On this page:
More about clean water:
Why water conservation is important:
Water is a cup of coffee; it’s a piece of paper; it’s the cells in your body – it is truly precious.
Wells, springs, marshes, lakes, rivers, snow, and rain make up a single, essential resource that is woven into every aspect of our lives.
- Not-so-fun fact:
Water is a renewable resourceA natural resource that can be used repeatedly and does not run out because it is naturally replaced and replenished. that can be used indefinitely as it is recycled through a system over and over again – but human actions are degrading it over time.
Water conservation is more important than ever, due to increasing strain from growing populations.
A changing climate adds additional pressure as it impacts weather patterns that control the amount of water going underground and into our rivers. Some places experience severe drought, while others are saturated by deadly floods.
- Fun fact:
Unlike other nearby rivers that are fed by snowmelt, the Tualatin River is sourced from rainwater.
River flow is highest in the wet winter and spring months and is lowest during the hot summer season, when we need it most for agriculture and keeping cool. Using water wisely is important year-round, but is especially important when river flow is low and demand is high.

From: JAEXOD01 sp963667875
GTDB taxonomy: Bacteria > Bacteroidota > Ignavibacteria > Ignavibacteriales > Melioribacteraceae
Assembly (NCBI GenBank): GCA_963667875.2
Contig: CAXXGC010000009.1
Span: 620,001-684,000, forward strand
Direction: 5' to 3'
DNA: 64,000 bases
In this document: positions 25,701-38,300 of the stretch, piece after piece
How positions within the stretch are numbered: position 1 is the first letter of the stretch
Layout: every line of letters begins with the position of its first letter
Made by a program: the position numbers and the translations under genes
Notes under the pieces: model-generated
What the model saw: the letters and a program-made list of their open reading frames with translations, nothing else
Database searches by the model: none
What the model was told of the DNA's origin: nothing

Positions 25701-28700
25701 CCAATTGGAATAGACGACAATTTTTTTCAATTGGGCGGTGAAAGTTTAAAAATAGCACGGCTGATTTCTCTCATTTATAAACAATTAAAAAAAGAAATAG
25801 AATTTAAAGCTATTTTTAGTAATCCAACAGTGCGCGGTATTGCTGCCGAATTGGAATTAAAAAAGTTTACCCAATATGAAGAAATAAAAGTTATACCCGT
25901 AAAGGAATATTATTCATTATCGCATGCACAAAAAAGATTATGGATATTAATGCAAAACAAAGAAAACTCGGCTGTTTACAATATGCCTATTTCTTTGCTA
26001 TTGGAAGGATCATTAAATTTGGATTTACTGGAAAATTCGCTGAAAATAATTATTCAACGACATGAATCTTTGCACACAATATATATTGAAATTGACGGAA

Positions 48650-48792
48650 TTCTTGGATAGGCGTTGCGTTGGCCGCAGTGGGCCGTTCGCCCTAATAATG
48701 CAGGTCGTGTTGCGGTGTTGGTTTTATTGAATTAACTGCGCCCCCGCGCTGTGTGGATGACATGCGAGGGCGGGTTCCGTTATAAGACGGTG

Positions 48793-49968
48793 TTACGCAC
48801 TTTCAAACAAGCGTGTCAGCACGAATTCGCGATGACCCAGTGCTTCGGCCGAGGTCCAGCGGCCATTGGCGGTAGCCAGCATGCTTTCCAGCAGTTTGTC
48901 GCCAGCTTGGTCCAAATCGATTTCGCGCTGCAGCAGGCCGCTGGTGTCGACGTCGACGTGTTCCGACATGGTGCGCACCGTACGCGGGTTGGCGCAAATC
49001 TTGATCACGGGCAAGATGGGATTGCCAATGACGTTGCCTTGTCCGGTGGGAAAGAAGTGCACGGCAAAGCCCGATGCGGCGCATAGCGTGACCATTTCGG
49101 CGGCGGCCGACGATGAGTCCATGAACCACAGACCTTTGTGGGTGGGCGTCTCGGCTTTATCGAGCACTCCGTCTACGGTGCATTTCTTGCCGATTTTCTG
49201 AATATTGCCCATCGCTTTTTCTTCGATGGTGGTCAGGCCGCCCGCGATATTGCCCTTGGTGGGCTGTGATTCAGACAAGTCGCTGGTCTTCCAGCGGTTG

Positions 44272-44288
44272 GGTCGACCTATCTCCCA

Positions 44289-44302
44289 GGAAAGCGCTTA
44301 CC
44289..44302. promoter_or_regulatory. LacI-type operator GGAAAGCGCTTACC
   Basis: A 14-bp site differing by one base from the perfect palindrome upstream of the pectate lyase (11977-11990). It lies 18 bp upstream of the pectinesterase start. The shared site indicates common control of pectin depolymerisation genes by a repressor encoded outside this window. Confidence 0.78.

Tips for conserving water around your home:
- Use rainwater
Create a rain garden or install a rain barrel to collect rainwater.Watch How to Build a Rain Garden
- Use native plants
Landscape with native and drought-tolerant plants that can thrive without extra watering.Native Plants
- Retain water
Improve soil water retention by adding compost or peat moss to your garden bed.
- Cover your soil
Cover garden beds with thick layers of mulch to slow evaporation and cool roots.
- Broom clean
Use a broom to sweep off driveways and patios instead of hosing them down.
- Reduce daily use
Install water-efficient shower heads, toilets, and appliances to reduce daily water use.
- Maximize absorption
Aerate your lawn annually to increase its ability to absorb water and nutrients.
Tips for conserving water on your farm:
- Irrigation efficiency
Choose high-efficiency irrigation equipment such as drip irrigation.
- Curb your evaporation
Run sprinklers in the early morning or evening to curb evaporation.
- Use sensors
Install moisture sensors to monitor soil saturation and only irrigate when needed.
- Crop choice
Grow drought-tolerant crops.
- Use conservation methods
Employ cover crops, no-till farming, and other methods to bolster soil structure and its ability to hold water.Soil Health
Interested in observing Tualatin River flow rate over time? The U.S. Geological Survey monitors river flow year-round.
The Regional Water Providers Consortium provides multiple online tools for measuring your water use and finding simple ways to use water more efficiently.
Area planners are preparing to meet the water needs of a larger and busier Washington County. Projects to improve the resilience of Scoggins Dam and construction of additional water treatment plants are underway.
Oregon’s Water Resources Department hosts information regarding water rights, well testing, dam construction, and funding opportunities.